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    Re: Old style lunar (in expert hands)
    From: Kieran Kelly
    Date: 2004 Dec 10, 22:44 +1100

    Fred Hebard wrote in relation to the Australian explorer Augustus Gregory
    "Also, perhaps Thompson was not the best of lunarians.  Kieran Kelly
    last year or so posted a series of lunar observations taken by an
    Australian explorer that were exquisite.  I can't imagine that the
    distance cleared from those would have been in error by more than 0.1
    or 0.2' of arc, given an accurate sextant."
    "Augustus Gregory. This was about 50-60 years after Thompson. I don't think
    sextants improved much in the intervening period but the quality of lunar
    predictions probably did. It could be that Gregory was just that much
    better than Thompson. Thompson was blind in one eye but I don't know if
    the vision in his other eye was impaired in any way."
    I agree with Fred's comments and have been following this topic with
    interest. If any other list members would like to examine the paper he
    mentioned it can be found at:
    As I have pointed out many times before on this list, land navigators were
    sometimes expert lunarians and developed their own methodologies and
    techniques. I have led four expeditions in outback Australia relying on maps
    produced by Gregory 150 years ago using longitudes derived from lunars. He
    shot both the lunar distance and the altitudes of the bodies in the same
    process. Unlike L & C he sat down and worked lunars out in the field.
    To anyone interested in 19c technique I urge you to read the Gregory paper.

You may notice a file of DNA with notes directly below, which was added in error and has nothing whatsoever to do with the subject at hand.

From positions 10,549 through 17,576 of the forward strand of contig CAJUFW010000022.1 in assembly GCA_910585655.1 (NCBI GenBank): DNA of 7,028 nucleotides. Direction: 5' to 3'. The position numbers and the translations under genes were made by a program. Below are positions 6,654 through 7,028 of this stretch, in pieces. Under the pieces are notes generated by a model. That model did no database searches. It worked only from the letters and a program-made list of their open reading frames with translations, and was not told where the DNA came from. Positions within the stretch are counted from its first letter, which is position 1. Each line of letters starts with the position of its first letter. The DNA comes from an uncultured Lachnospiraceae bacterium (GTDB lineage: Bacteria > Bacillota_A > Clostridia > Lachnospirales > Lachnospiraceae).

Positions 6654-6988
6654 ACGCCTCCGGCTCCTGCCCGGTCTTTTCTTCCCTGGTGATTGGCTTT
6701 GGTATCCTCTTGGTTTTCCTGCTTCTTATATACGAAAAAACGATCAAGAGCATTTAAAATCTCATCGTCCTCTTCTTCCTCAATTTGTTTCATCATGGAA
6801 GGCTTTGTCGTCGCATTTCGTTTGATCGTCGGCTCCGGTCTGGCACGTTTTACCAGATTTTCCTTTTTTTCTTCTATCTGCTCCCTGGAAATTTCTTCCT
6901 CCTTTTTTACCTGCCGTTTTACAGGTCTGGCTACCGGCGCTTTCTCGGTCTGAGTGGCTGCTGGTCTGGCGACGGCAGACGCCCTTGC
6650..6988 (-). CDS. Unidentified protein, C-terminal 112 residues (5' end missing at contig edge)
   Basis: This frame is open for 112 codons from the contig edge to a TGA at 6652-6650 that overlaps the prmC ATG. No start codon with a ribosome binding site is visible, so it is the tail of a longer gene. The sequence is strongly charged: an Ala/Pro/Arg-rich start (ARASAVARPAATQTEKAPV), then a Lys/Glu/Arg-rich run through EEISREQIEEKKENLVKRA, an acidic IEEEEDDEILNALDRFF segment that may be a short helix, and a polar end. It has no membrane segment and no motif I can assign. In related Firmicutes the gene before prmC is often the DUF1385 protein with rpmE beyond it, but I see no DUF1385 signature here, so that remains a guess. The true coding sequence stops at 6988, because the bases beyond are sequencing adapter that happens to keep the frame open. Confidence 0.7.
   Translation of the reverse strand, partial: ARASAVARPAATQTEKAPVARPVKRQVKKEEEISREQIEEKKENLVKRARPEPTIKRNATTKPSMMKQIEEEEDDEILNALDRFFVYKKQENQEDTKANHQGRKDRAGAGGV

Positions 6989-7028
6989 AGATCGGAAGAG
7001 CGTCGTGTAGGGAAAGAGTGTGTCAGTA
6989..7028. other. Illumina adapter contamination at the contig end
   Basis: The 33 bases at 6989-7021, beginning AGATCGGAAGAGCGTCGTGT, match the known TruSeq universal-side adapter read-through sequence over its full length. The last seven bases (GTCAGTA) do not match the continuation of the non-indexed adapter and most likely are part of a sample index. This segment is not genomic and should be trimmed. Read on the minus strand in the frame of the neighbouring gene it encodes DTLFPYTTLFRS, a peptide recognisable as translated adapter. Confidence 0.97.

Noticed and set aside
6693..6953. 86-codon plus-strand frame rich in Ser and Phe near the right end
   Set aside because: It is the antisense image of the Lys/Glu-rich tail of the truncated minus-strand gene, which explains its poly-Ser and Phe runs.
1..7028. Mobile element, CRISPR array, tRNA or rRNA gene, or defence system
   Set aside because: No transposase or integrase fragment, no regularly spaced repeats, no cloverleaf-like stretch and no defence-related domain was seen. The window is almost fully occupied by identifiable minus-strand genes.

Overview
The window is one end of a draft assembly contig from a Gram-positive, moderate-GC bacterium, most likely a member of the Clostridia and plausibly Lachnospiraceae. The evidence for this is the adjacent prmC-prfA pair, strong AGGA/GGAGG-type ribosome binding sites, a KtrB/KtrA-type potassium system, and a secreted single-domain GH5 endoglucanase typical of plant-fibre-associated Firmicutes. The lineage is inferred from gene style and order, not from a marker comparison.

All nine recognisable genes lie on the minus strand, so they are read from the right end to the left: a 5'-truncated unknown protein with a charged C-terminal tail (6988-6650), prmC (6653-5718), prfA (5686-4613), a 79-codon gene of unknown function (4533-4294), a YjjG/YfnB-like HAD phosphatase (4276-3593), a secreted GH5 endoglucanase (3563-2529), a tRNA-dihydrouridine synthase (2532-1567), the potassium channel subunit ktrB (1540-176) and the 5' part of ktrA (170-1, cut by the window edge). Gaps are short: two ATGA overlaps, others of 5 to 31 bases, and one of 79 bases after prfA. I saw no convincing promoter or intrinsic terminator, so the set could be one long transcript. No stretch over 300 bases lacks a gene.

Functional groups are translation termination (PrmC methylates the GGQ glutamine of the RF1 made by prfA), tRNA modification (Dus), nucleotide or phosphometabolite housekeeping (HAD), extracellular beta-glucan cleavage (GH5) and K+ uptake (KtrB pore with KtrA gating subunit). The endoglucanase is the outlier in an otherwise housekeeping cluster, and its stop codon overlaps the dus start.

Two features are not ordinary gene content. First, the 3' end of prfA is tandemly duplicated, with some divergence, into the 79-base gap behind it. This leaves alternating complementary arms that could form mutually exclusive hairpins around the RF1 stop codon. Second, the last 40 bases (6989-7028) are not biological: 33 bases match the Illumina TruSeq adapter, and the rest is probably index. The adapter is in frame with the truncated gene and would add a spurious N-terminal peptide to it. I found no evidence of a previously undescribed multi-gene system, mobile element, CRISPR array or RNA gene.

Also on this topic Frank  Reed wrote: "But something that might not be so
    obvious is that dead reckoning is simpler at sea since it consisted of long
    legs on constant headings. At least there aren't any currents on land!"
    I have used both horses and camels in desert conditions without landmarks
    following a compass bearing. Dead reckoning is easy under these conditions
    1) There is no set or drift - it is easy to steer the animals in a straight
    2) All pack and riding animals when organised in a "string" walk single file
    in a straight line behind each other
    3) All walk at a remarkably constant speed. Camels 4km/5km per hour
    depending on ground, heat and scrub ditto for horses except they walk about
    6km per hour. Well handled the animals will maintain these paces/speeds day
    in and day out.
    After a 30 km march in desert country using a compass, I am very
    disappointed if I am out by more than 1km (6/10 mile) at the evening camp
    (checked using GPS).
    Kieran Kelly

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